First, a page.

01:33am Friday 20 October 2017

New clues to treat juvenile diabetes

Photo: Researcher Mark Hulsing speaking

Beta cells and diabetes

Video (1 min 31 sec)

Videography by Andy Fell/UC Davis

Mark Hulsing sitting at microscope with a large screen showing a green and blue dotted circle

UC Davis Assistant Professor Mark Huising is a recipient of The Hartwell Foundation 2014 Individual Biomedical Research Award to support his early-stage research toward a cure for juvenile diabetes. Diabetes affects 10 percent of the entire United States population, including approximately a million children. Remarkably, 40 children every day receive the diagnosis of diabetes.

Huising, who works in the Department of Neurobiology, Physiology and Behavior at the UC Davis College of Biological Sciences, also holds an appointment in the Department of Physiology and Membrane Biology at the UC Davis School of Medicine. He joined UC Davis in November 2014 having previously worked at the Salk Institute in La Jolla, California. He is interested in how certain cells in the pancreas control the body’s response to sugar in diabetes. Achieving a balance between reduction of elevated blood sugar levels and the need to prevent potentially fatal low sugar levels is critical to maintaining health.

The Hartwell Foundation award will provide $300,000 in direct cost over three years to support Huising’s research looking at the biological signals and triggers affecting a small pool of cells in the pancreas that could be essential in regenerating control of blood sugar in this disease. The Individual Biomedical Research Award to Huising represents the ninth time a researcher from UC Davis has won such recognition from The Hartwell Foundation over the last seven years.

Islets, insulin and diabetes

Diabetes has been a prevalent health problem since ancient times. Two forms of the disease are known — Type 1, or “insulin-dependent” diabetes, and Type 2 diabetes, caused when the body fails to regulate the level of sugar properly, sending it either soaring high or dropping to very low levels.

In juvenile diabetes, the body’s own immune system causes damage to a specialized region in the pancreas, called the islets of Langerhans, effectively rejecting the tissue. The damage is significant because the beta cells within the islets make insulin. Normally, increasing blood sugar stimulates insulin production, which causes the body’s cells to pull sugar out of circulation. The islets also house alpha cells, which make another hormone, glucagon. When blood sugar falls, alpha cells make more glucagon, which causes the liver to break out stocks of glycogen and turn it into glucose.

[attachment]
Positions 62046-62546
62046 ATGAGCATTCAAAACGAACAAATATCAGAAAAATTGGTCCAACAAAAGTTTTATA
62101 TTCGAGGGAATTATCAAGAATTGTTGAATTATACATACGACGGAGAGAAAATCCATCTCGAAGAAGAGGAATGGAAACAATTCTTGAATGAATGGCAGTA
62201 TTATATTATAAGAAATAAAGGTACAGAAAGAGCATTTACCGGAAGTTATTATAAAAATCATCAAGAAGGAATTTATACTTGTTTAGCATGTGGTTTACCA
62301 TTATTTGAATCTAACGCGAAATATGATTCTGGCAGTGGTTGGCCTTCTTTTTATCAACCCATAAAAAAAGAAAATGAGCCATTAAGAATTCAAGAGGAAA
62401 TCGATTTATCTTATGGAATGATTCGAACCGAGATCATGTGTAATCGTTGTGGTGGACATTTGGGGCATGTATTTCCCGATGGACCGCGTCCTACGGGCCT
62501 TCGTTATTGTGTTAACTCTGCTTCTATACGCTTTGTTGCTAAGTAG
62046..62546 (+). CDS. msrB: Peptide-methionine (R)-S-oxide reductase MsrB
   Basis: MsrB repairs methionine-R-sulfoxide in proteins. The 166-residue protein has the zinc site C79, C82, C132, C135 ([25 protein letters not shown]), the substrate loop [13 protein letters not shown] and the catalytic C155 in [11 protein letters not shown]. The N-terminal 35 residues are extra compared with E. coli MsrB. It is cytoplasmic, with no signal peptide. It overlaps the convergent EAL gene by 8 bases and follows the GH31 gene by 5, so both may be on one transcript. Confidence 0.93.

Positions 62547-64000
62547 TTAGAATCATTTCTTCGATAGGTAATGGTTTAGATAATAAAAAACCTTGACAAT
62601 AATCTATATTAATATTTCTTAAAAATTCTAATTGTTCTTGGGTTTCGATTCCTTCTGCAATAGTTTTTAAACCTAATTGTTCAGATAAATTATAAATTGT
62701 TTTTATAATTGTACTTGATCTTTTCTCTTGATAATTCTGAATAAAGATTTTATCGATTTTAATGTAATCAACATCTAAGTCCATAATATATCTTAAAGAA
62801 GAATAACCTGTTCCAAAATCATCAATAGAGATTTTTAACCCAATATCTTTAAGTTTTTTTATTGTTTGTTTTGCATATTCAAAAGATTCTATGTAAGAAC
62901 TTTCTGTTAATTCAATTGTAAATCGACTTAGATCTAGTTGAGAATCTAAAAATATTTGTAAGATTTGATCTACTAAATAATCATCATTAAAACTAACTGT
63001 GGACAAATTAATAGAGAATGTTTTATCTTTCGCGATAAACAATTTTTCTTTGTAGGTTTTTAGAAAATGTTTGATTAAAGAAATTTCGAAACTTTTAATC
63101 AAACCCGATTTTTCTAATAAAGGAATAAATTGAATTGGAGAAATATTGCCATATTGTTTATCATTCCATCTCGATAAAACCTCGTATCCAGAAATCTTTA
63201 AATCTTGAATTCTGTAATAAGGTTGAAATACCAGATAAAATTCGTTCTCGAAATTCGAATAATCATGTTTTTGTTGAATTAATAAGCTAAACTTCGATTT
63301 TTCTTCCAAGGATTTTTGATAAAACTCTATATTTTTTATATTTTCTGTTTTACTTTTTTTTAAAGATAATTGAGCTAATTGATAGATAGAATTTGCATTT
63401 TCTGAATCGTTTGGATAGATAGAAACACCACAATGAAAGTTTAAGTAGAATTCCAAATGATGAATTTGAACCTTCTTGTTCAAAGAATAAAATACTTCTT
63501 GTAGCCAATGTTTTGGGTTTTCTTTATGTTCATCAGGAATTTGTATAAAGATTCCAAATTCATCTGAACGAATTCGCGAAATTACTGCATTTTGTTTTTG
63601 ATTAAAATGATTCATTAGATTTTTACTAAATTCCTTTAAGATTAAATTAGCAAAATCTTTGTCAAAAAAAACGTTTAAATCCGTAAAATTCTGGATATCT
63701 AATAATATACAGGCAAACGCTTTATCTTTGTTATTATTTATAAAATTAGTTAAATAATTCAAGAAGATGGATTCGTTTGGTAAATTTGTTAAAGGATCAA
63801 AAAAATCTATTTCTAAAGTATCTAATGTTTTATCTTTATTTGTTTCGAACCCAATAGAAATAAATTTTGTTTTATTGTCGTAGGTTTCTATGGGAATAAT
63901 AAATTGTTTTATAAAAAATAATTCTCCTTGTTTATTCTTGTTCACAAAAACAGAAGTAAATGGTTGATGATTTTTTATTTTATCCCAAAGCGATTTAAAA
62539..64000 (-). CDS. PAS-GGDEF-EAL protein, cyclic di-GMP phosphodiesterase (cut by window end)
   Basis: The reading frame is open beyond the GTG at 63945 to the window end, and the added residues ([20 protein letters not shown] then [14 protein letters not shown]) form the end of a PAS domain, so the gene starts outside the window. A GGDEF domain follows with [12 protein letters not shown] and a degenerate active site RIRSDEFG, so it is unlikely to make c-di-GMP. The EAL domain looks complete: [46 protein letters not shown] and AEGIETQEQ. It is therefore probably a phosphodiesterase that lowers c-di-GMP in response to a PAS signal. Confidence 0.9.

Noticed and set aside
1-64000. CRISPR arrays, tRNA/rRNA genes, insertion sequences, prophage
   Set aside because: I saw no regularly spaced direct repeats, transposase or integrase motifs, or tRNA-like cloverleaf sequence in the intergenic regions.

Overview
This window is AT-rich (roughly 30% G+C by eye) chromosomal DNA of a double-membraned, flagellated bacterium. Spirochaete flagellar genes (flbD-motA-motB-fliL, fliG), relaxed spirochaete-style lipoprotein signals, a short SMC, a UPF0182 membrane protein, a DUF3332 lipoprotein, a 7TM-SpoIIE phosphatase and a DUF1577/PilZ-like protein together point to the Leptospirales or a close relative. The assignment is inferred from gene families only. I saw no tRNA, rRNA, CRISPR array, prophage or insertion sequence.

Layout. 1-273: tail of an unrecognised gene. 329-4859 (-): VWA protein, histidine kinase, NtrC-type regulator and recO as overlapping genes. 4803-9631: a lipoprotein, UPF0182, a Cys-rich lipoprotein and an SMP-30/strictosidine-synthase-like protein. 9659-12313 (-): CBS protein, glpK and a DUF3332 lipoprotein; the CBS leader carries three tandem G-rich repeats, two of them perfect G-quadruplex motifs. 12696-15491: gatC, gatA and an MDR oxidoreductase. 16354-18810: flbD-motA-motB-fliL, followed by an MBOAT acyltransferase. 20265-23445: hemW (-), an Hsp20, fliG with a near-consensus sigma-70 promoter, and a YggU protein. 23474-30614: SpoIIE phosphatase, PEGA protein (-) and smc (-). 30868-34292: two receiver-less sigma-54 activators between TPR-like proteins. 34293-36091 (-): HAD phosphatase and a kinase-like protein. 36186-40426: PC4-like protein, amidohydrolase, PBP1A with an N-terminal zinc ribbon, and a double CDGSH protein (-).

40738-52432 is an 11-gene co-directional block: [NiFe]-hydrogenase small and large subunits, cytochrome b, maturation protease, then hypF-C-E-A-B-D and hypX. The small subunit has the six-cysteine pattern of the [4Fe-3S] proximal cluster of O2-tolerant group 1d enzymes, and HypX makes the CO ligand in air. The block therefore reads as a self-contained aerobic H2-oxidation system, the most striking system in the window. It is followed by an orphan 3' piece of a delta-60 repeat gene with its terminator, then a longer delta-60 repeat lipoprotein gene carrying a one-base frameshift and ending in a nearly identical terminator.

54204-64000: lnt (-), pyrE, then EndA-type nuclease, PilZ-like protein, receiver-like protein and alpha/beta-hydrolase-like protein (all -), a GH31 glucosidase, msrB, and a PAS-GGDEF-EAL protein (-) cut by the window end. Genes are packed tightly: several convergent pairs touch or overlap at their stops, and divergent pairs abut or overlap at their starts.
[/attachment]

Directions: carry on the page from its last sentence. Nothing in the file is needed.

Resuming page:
New insight on insulin from immature cells

At diagnosis of diabetes, the body’s immune system has already destroyed most beta cells and any ability to produce insulin. The remaining alpha cells build up and release glucagon, which causes a serious side-effect of juvenile diabetes. The majority of scientific strategies focus on means to prevent beta cell death and promote beta cell division. However, efforts to restore lost beta cells have been largely unsuccessful.

Huising has discovered that, in laboratory mice, immature beta cells may spontaneously arise from alpha cells. He proposes to identify the biochemical signals that switch alpha cells into beta cells and determine in human tissue whether such beta cells are adequately mature and functional. Huising’s approach represents a shift in the current paradigm that after birth beta cells arise exclusively through the division of existing beta cells.

If successful, Huising will harness the intrinsic potential for beta cell regeneration that exists within pancreatic islets. This approach has the benefit of blocking a serious side effect of juvenile diabetes and represents a potential path to a cure for the disease.

Biomedical research that benefits children

“The Hartwell Foundation has a strong commitment to providing financial support to stimulate discovery in early-stage, innovative biomedical research that has potential to benefit children of the United States,” said Fred Dombrose, president of The Hartwell Foundation. “Mark Huising typifies the innovative, young investigator we seek to fund. We want to make a difference.”

Top Ten Center designation

In addition to the individual award, The Hartwell Foundation designated UC Davis as one of its Top Ten Centers for Biomedical Research for the fifth consecutive year.

In selecting each research center of excellence, The Hartwell Foundation takes into account the shared values the institution has with the foundation relating to children’s health, the presence of an associated medical school and biomedical engineering program, and the quality and scope of ongoing biomedical research.

The foundation also considers the institutional commitment to support collaboration, provide encouragement, and extend technical support to the investigator, especially as related to translational approaches and technology transfer that could promote rapid clinical application of research results.

 

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